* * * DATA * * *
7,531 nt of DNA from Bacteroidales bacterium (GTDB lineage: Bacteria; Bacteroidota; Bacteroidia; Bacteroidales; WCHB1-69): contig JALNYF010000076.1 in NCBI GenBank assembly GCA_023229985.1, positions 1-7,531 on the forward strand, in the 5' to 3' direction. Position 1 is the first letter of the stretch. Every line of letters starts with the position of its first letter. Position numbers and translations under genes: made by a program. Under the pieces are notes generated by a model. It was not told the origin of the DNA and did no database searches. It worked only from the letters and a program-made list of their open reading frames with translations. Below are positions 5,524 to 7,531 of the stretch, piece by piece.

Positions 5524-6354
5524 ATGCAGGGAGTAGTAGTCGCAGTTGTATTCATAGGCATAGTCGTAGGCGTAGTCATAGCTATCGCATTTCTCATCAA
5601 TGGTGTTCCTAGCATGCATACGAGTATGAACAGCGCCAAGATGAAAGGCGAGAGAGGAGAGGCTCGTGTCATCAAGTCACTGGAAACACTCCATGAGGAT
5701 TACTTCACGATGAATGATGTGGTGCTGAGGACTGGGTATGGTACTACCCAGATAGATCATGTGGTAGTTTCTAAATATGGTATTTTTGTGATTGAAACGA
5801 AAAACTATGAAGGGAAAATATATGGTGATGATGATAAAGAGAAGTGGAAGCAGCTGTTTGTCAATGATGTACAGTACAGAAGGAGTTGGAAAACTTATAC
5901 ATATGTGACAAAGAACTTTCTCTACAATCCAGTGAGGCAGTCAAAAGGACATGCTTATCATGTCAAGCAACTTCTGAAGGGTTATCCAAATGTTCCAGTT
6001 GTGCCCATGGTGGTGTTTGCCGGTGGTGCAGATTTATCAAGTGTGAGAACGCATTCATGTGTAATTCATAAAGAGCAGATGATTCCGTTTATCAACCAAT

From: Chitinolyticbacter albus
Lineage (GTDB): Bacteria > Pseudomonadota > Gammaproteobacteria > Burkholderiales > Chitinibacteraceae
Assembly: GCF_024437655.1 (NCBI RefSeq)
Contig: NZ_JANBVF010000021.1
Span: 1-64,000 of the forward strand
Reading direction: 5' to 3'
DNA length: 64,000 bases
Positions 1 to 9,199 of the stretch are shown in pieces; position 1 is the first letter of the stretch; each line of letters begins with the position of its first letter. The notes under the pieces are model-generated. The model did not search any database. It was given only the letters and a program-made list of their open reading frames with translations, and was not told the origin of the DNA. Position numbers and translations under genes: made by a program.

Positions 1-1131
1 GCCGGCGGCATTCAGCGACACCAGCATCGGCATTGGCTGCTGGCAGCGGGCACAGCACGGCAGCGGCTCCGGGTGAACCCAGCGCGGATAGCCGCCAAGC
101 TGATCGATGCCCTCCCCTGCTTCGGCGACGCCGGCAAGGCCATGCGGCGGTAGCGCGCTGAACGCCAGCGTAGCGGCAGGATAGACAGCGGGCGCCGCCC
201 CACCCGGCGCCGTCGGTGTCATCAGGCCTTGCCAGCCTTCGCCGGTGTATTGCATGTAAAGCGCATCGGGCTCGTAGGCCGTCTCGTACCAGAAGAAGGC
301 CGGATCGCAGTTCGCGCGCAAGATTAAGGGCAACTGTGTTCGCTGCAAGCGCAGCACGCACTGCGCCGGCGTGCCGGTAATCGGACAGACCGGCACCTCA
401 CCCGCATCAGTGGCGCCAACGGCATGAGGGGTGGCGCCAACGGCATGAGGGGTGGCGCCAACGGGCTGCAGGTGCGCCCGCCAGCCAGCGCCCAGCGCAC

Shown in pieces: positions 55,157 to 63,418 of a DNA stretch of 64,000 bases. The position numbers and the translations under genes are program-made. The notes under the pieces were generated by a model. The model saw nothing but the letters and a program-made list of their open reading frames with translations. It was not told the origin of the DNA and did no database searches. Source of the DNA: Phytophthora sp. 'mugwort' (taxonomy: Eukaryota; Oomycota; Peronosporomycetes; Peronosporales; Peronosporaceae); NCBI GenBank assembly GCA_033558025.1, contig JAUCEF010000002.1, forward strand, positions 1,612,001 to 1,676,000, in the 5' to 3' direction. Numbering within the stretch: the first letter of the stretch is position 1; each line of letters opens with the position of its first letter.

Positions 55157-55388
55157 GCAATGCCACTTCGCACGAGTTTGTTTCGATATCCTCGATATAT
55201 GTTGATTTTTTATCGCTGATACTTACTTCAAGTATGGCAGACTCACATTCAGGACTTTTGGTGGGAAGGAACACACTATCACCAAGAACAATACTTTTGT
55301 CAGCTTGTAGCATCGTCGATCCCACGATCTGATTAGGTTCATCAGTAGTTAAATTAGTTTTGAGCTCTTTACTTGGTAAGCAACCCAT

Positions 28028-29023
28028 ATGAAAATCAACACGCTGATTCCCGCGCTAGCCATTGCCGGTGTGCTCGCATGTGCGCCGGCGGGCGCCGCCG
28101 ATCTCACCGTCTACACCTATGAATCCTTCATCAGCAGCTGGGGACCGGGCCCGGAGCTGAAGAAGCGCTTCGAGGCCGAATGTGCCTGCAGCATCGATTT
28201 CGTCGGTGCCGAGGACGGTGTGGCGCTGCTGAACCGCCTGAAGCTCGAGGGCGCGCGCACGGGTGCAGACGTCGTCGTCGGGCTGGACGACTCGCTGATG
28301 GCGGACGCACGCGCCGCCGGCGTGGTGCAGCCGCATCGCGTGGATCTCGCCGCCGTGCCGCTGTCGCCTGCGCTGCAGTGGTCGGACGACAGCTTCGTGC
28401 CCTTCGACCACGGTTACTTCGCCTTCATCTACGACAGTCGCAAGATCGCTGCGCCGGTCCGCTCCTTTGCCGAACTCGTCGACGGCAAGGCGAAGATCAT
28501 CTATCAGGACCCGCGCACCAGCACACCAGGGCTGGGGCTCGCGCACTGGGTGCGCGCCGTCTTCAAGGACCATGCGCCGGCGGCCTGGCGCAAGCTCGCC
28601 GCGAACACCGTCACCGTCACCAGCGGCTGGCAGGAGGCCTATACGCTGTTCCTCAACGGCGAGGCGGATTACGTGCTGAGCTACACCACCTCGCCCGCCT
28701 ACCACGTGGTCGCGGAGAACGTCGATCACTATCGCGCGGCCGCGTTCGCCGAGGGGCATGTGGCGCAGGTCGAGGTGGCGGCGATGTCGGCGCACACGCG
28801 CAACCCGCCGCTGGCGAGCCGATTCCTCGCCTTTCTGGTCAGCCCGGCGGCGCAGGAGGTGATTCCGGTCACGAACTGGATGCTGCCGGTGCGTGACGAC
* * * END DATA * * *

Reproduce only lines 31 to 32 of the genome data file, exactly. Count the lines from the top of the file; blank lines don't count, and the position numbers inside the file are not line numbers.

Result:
28201 CGTCGGTGCCGAGGACGGTGTGGCGCTGCTGAACCGCCTGAAGCTCGAGGGCGCGCGCACGGGTGCAGACGTCGTCGTCGGGCTGGACGACTCGCTGATG
28301 GCGGACGCACGCGCCGCCGGCGTGGTGCAGCCGCATCGCGTGGATCTCGCCGCCGTGCCGCTGTCGCCTGCGCTGCAGTGGTCGGACGACAGCTTCGTGC